A new record is expected to be set in Dec 2024 when NASA's Solar Probe Plus mission, scheduled for launch in 2018, will reach the perihelion of an 0.04 x 0.73 AU solar orbit traveling at a searing heliocentric velocity of 205.0 km/s and an even more remarkable geocentric velocity of 234.8 km/s (525000 mph for the metrically impaired).

Supplement: sample Ecliptic1950 orbital elements for Helios 1 and 2

Helios 1 - Epoch 1980 Feb 24.00 0.310 x 0.985 AU i=0.006 Node=143.33 e=0.522 AOP=114.17 M=180.33 Helios 2 - Epoch 1980 May 12.73 0.291 x 0.986 AU i=0.029 Node=138.16 e=0.544 AOP=155.75 M= 0.00


Juno's main engine is fairly small. The craft reduced its speed by about 500 m/s with a 2000 second burn, so average acceleration was only 0.25 m/s2 -- about a 40th of a g.

Man-made objects brake at hundreds or thousands of gees all the time -- think of a bullet hitting a wall, for instance. Less destructively, ICBM warheads re-enter the atmosphere much more steeply than manned capsules, and might achieve around 100g for brief periods.

For deceleration done in space by rocket thrust alone, rather than atmospheric compression and drag, I'm not sure what the record is. Mercury used solid fuel retrorockets to terminate orbital flight, which would have produced about 1g acceleration if fired together. Most other braking burns are a fraction of a gee.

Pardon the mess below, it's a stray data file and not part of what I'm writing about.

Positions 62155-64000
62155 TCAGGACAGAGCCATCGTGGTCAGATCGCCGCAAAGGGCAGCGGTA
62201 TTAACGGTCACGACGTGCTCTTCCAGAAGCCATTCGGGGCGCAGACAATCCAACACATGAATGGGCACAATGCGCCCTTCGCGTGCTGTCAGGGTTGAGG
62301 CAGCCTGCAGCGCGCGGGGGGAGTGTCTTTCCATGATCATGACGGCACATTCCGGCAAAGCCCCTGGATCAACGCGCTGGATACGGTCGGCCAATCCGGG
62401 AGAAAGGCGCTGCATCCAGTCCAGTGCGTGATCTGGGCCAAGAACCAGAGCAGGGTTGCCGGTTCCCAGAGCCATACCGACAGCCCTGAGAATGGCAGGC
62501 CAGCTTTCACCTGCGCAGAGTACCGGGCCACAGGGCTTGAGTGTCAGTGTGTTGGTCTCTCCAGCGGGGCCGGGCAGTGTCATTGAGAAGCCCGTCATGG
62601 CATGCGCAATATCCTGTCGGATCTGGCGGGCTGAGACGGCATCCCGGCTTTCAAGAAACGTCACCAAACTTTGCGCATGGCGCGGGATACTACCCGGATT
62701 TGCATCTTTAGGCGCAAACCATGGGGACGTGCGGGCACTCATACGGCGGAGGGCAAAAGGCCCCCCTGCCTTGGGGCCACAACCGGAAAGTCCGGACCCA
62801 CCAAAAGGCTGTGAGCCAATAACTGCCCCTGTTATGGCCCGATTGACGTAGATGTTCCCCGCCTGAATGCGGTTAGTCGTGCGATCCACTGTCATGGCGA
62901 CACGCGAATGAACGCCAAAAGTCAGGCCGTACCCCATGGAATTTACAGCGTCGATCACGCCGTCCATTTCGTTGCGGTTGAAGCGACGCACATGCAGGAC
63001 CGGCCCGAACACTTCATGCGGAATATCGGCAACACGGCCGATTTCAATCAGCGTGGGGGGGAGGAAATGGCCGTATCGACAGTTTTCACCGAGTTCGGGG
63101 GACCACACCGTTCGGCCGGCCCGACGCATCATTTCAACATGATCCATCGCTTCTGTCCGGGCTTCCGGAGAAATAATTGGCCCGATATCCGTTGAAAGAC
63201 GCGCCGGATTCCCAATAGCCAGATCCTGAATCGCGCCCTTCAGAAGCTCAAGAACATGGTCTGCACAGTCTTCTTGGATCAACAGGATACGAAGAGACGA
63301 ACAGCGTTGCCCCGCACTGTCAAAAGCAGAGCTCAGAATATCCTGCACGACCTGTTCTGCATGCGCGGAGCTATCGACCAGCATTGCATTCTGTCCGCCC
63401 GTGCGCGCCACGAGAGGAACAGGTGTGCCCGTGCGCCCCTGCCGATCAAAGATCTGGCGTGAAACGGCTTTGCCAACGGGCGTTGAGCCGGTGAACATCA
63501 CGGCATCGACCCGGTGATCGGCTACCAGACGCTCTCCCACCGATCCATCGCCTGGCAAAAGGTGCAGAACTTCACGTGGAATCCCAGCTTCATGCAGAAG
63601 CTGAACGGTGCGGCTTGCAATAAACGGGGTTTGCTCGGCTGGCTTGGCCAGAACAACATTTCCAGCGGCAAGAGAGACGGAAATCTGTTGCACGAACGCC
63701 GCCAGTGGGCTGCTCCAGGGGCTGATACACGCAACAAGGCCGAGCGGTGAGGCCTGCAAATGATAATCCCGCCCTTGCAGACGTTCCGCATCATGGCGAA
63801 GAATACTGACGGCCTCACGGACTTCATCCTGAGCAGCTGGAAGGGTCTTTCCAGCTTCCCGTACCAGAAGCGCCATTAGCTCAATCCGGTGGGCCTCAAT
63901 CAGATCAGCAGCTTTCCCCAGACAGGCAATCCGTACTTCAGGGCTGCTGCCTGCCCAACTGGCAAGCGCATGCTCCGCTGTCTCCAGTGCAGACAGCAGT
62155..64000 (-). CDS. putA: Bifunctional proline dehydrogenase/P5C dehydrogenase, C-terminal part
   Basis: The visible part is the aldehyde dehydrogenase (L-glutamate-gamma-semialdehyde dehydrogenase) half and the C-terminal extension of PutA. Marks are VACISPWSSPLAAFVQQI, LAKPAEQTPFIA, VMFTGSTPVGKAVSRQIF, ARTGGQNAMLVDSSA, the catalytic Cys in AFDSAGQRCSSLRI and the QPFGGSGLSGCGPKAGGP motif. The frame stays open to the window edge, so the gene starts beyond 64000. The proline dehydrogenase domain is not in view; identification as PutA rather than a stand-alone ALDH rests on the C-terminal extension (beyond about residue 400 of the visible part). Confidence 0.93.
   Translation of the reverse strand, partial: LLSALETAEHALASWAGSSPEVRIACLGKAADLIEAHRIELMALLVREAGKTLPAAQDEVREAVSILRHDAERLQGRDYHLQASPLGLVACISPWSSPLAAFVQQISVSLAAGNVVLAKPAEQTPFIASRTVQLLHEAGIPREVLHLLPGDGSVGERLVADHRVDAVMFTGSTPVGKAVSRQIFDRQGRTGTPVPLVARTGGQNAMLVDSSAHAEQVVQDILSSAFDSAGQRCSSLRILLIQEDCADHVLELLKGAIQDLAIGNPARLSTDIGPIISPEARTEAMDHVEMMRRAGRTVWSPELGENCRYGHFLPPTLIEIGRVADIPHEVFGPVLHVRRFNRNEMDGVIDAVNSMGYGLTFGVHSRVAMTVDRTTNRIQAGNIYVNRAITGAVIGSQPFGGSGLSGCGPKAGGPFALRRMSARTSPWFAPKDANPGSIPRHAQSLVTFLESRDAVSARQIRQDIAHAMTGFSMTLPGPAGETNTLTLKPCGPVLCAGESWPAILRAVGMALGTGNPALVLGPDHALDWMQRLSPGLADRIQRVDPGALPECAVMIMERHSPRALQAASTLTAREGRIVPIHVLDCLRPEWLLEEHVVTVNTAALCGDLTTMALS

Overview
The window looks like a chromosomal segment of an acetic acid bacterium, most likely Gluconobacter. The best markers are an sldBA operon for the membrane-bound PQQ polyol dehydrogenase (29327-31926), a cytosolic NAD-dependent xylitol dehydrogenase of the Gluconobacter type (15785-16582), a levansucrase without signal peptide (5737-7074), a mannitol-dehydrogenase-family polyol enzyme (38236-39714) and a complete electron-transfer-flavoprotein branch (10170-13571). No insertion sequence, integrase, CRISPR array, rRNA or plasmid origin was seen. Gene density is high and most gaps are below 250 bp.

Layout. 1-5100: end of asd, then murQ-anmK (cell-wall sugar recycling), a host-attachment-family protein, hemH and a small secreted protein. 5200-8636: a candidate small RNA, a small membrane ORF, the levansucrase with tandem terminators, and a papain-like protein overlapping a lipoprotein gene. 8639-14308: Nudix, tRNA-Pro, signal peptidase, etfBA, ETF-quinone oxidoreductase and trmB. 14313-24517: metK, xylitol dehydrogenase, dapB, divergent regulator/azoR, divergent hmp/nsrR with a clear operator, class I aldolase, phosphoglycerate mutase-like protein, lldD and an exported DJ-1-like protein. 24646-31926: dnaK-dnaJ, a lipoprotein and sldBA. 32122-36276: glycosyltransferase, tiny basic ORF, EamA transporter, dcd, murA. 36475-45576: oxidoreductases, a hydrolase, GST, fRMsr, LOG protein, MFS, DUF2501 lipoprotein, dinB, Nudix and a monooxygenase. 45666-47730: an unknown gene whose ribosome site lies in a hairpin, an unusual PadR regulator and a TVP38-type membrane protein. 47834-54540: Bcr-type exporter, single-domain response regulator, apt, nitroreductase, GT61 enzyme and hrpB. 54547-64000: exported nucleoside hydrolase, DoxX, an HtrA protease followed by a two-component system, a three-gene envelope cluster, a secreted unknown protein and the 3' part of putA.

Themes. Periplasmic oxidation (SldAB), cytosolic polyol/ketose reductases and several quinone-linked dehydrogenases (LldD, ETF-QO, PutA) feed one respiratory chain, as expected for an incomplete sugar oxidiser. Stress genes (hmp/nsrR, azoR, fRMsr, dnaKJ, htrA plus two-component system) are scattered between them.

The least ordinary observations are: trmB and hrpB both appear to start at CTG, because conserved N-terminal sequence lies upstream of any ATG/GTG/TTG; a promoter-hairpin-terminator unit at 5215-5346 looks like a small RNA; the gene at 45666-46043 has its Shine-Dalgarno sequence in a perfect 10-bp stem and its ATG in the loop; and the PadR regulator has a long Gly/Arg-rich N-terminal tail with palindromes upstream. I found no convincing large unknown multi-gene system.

• $\begingroup$ space.stackexchange.com/a/4055/25 has some other good examples. Cassini broke harder, for instance, as did Galileo. Viking missions had a delta v of more than 1400 m/s at Mars. Due to the Oberth effect, Juno's deceleration was pretty small. $\endgroup$
    – PearsonArtPhoto
    Jul 12, 2016 at 18:54
  • $\begingroup$ surely YM braked... $\endgroup$
    – Hobbes
    Jul 12, 2016 at 18:59

I would count a positron (an anti-electron) as a human-made object. That would be the fastest, with many, many of them having reached 0.999999999997 times the speed of light in the CERN Large Electron-Positron collider.

As for how hard they braked, yeah, really hard. When a positron hit an electron going the same speed in the other direction, it, umm, I don't even know how to calculate that deceleration.

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    $\begingroup$ Why would you consider a positron a human-made object? They're capable of being artificially produced, but are a naturally occurring particle. I don't know of any naturally occurring space telescopes though $\endgroup$ Jul 6, 2016 at 14:16
  • $\begingroup$ Because we made those positrons. $\endgroup$
    – Mark Adler
    Jul 6, 2016 at 14:26